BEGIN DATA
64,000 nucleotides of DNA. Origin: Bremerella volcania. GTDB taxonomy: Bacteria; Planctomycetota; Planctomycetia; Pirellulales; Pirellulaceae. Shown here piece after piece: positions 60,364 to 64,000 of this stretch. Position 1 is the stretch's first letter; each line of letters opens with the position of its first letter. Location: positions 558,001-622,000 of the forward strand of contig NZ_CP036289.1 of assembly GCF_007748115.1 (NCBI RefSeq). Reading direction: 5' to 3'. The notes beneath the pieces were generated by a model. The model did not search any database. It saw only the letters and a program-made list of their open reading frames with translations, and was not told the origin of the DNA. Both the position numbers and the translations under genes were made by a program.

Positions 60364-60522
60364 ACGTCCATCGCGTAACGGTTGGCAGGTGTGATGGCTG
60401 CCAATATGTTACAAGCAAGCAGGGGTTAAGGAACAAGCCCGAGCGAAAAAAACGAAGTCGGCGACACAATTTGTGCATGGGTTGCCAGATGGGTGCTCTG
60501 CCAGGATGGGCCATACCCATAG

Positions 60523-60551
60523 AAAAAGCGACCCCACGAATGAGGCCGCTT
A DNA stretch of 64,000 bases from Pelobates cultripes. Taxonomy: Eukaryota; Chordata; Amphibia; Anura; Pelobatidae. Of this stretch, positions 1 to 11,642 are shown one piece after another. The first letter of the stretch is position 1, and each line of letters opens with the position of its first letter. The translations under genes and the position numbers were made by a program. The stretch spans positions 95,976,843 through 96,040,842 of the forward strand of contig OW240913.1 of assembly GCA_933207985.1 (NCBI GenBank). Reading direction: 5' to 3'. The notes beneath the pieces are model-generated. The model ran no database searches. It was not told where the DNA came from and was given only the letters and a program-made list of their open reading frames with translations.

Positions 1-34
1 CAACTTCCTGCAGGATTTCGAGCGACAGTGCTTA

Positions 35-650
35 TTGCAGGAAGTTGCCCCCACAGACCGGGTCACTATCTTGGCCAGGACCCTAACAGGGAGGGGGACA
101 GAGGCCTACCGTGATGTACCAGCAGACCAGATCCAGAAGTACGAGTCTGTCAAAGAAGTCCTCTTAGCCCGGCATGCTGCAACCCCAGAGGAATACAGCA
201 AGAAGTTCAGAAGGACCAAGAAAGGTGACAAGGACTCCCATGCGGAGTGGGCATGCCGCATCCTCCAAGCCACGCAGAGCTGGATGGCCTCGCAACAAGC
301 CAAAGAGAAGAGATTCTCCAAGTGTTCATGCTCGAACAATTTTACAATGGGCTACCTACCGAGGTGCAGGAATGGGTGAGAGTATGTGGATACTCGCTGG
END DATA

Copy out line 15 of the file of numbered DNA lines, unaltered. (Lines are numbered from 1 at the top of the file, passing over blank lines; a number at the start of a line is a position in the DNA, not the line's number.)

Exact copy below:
301 CAAAGAGAAGAGATTCTCCAAGTGTTCATGCTCGAACAATTTTACAATGGGCTACCTACCGAGGTGCAGGAATGGGTGAGAGTATGTGGATACTCGCTGG